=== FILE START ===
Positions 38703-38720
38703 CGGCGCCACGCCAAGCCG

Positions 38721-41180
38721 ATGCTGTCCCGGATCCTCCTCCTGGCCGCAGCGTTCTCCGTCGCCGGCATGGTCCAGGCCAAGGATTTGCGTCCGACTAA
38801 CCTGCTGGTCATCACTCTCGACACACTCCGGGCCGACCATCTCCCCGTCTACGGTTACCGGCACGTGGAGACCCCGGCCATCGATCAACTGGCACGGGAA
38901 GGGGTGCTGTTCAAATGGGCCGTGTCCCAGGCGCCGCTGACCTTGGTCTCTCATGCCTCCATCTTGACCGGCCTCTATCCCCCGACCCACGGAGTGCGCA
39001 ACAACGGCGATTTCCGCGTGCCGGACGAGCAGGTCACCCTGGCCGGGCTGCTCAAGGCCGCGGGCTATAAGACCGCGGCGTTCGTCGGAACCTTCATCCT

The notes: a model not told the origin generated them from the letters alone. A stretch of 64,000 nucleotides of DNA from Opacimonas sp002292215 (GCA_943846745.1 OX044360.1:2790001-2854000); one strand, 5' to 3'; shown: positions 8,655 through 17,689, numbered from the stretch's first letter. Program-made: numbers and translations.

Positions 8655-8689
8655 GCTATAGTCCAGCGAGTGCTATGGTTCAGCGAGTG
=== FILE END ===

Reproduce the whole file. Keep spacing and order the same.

Positions 38703-38720
38703 CGGCGCCACGCCAAGCCG

Positions 38721-41180
38721 ATGCTGTCCCGGATCCTCCTCCTGGCCGCAGCGTTCTCCGTCGCCGGCATGGTCCAGGCCAAGGATTTGCGTCCGACTAA
38801 CCTGCTGGTCATCACTCTCGACACACTCCGGGCCGACCATCTCCCCGTCTACGGTTACCGGCACGTGGAGACCCCGGCCATCGATCAACTGGCACGGGAA
38901 GGGGTGCTGTTCAAATGGGCCGTGTCCCAGGCGCCGCTGACCTTGGTCTCTCATGCCTCCATCTTGACCGGCCTCTATCCCCCGACCCACGGAGTGCGCA
39001 ACAACGGCGATTTCCGCGTGCCGGACGAGCAGGTCACCCTGGCCGGGCTGCTCAAGGCCGCGGGCTATAAGACCGCGGCGTTCGTCGGAACCTTCATCCT

The notes: a model not told the origin generated them from the letters alone. A stretch of 64,000 nucleotides of DNA from Opacimonas sp002292215 (GCA_943846745.1 OX044360.1:2790001-2854000); one strand, 5' to 3'; shown: positions 8,655 through 17,689, numbered from the stretch's first letter. Program-made: numbers and translations.

Positions 8655-8689
8655 GCTATAGTCCAGCGAGTGCTATGGTTCAGCGAGTG